Research Can Help Strengthen Our Defenses
Offensive security work often gets the glory, so companies should encourage defensive research
There are major funding gaps for security research generally, particularly when it comes to defensive security practices and tools that will contribute to the protection and defense of the internet. Recognizing that the glory tends to go to exploits and offensive security work that wins keynotes and crowds and conferences, Facebook decided in 2014 to take an active role in promoting and rewarding the less well-publicized research efforts with the potential to meaningfully make the internet more secure.
In partnership with USENIX, we created the Internet Defense Prize and every year have awarded five or six figures in prize money to the best submissions presented at the USENIX Security Symposium, one of the most respected academic conferences in the security industry. When selecting the winners, we look for top quality research that includes a working prototype with significant contributions to the security of the Internet — particularly in preventing vulnerabilities or reducing the effectiveness of attacks. For example, last year’s winners identified an important emerging class of security issues for C++ programs and suggested a novel technique for detecting bad type casts by combining both static and dynamic analysis. The year before, the authors of the prize paper introduced an automated static code analysis approach to detect “second-order vulnerabilities” in web applications that are used to inflict harm after being stored on the web server ahead of time.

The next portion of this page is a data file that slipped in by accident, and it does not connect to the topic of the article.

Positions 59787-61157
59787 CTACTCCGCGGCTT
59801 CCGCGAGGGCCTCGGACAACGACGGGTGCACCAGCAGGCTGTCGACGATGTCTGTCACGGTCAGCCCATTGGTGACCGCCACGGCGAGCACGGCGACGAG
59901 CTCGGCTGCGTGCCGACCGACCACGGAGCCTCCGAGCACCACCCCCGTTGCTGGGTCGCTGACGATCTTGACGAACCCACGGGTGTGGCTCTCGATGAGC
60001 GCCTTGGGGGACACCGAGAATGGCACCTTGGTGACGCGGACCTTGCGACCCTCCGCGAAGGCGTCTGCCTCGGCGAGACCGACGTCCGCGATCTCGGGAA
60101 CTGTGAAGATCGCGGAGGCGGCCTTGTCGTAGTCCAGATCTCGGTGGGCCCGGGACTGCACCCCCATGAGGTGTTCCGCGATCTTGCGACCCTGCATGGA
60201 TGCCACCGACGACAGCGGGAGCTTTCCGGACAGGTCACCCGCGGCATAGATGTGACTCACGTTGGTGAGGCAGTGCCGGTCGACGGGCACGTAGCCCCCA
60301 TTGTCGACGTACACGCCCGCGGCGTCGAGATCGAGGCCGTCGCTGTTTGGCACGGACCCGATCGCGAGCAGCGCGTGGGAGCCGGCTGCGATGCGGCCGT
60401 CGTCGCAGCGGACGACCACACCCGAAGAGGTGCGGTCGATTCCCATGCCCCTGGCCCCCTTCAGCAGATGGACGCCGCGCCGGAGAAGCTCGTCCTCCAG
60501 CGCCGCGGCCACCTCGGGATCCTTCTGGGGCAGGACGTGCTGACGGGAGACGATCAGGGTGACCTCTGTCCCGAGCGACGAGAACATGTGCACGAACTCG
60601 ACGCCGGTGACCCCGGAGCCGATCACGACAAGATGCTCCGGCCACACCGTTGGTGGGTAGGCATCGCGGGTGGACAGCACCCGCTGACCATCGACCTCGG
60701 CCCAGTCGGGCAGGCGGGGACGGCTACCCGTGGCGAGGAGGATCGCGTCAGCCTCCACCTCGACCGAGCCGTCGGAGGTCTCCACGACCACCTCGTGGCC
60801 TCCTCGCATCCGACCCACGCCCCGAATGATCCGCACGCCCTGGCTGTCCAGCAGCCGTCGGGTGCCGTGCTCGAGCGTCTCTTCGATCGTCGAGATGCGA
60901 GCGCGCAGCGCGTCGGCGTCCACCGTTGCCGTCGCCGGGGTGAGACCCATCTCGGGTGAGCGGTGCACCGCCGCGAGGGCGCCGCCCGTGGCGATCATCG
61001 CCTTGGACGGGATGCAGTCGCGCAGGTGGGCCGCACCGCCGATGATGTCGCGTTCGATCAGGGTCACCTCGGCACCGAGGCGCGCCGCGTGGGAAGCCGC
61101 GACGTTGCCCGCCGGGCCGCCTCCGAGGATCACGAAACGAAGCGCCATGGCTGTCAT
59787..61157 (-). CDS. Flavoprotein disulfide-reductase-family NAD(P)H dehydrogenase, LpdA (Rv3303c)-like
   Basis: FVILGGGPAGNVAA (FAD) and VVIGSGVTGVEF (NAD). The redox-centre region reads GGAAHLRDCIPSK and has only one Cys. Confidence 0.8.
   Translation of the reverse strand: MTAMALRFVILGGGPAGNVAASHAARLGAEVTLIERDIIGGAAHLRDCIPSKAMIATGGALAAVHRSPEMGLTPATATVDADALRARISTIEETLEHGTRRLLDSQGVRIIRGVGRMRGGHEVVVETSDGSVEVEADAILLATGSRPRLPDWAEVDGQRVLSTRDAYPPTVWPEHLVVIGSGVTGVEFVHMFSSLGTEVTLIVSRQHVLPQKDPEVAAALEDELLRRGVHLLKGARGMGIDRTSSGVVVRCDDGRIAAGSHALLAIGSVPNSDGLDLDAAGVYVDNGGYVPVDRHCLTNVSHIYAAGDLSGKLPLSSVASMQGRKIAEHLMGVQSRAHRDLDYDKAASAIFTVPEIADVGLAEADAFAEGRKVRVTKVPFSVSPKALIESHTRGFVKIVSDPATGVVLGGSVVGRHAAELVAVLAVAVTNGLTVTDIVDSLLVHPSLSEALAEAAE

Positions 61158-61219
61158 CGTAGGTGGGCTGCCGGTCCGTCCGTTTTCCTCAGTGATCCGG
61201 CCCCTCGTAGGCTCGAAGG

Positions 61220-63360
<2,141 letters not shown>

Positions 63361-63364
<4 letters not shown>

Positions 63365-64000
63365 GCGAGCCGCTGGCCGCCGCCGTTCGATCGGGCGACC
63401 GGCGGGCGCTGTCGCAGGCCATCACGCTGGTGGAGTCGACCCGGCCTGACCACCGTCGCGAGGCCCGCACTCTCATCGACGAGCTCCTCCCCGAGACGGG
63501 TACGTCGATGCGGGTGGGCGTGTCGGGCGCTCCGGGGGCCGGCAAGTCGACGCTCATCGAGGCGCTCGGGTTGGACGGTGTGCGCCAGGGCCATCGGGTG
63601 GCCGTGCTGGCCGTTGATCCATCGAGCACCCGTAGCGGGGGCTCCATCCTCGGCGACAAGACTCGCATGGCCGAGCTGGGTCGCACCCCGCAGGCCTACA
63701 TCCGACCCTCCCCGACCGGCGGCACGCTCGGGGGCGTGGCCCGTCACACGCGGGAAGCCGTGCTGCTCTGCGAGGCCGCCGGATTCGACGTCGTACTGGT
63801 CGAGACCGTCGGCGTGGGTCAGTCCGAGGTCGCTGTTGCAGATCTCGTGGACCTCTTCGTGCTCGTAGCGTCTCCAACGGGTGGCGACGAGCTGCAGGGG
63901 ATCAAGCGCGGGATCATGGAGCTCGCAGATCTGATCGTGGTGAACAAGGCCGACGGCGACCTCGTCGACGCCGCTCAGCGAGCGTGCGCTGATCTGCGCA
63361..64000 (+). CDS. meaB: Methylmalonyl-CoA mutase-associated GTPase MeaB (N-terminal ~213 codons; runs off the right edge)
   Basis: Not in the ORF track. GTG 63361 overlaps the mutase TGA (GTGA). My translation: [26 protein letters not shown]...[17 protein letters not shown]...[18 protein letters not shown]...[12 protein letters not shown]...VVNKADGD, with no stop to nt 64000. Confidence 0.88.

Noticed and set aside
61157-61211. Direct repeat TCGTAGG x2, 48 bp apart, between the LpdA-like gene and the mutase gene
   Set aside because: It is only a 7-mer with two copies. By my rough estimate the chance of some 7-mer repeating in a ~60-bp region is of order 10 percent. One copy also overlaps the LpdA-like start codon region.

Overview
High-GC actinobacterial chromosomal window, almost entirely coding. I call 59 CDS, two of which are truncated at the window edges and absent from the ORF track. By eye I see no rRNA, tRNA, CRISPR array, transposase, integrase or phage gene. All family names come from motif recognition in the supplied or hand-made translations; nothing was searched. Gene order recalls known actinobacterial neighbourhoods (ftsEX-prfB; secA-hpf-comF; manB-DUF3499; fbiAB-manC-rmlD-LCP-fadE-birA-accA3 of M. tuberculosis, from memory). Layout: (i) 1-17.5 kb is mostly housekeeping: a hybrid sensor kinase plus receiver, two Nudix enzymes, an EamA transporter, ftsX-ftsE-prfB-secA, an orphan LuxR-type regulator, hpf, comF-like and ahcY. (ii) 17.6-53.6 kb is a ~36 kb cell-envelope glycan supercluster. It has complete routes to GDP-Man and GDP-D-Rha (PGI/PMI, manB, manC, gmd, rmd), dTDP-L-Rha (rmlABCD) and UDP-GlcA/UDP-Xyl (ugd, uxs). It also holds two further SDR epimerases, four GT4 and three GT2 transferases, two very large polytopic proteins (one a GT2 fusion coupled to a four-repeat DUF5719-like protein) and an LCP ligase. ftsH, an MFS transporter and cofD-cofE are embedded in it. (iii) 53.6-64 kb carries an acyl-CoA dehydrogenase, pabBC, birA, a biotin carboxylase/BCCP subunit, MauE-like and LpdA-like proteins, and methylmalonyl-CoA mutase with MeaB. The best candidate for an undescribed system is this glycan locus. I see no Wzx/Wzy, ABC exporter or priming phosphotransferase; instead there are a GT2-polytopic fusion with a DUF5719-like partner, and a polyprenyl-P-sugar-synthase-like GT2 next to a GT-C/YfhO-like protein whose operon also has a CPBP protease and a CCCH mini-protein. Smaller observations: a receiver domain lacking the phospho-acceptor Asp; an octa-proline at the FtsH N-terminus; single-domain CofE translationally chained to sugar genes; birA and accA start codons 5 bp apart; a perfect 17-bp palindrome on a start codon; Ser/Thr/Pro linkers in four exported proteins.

We won’t pretend that one prize will tip the scales back to where they should be on the balance between offensive and defensive security research, but this is the kind of investment that we hope to see from companies to help encourage talented researchers to pursue defensive solutions with high impact. If you’re interested in submitting a paper and being considered for this year’s prize, check out the submission process and get your paper in by Thursday, February 18, 2016 at 9:00pm Eastern Time.
The Future of Security Roundtable is a Google-sponsored initiative that brings together thought leaders to discuss how we can best protect ourselves from the data breaches and security risks of tomorrow. Panelists are not affiliated with Google, and their opinions are their own. Read the post that kicked off the roundtable here and feel free to join in the conversation.